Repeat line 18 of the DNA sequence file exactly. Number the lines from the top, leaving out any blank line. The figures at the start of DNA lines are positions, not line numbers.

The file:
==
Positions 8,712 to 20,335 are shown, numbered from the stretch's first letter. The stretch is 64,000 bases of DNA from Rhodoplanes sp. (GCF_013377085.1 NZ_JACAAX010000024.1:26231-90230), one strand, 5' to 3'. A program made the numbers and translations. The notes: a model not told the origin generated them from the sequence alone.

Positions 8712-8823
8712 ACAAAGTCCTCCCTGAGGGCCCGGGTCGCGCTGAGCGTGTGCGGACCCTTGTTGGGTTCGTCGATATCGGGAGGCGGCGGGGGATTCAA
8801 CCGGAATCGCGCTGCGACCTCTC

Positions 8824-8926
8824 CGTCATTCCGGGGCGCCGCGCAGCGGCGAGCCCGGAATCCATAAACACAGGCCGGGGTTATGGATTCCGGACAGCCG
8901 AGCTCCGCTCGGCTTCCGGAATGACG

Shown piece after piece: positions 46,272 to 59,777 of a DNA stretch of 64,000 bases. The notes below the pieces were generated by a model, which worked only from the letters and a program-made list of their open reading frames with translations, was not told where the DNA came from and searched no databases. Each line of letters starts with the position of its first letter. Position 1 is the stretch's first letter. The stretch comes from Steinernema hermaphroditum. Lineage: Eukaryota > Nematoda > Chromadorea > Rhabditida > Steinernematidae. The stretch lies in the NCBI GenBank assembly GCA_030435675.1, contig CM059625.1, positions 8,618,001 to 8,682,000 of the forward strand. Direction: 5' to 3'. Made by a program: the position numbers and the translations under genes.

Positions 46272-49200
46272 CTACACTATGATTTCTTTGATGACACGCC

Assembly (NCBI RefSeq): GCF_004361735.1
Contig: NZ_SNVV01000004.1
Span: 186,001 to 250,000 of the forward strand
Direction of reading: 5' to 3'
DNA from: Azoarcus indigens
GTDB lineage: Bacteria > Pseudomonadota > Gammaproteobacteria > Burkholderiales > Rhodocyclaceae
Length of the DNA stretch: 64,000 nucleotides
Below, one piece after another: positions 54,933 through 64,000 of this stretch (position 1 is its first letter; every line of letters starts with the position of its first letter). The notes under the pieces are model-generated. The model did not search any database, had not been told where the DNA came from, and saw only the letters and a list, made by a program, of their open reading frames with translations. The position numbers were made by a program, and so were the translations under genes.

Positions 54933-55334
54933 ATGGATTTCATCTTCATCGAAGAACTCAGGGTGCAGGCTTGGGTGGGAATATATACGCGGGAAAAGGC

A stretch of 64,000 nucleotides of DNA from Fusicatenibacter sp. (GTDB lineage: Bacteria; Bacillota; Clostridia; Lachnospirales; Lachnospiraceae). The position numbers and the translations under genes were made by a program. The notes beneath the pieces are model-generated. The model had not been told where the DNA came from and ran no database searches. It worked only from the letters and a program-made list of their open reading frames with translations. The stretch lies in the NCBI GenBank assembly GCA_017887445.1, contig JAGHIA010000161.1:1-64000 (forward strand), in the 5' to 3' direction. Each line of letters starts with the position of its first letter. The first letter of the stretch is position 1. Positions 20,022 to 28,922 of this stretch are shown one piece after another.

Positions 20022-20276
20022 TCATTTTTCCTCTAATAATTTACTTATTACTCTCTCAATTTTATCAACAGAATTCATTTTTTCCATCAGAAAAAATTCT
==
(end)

Below, one piece after another: positions 54,933 through 64,000 of this stretch (position 1 is its first letter; every line of letters starts with the position of its first letter). The notes under the pieces are model-generated. The model did not search any database, had not been told where the DNA came from, and saw only the letters and a list, made by a program, of their open reading frames with translations. The position numbers were made by a program, and so were the translations under genes.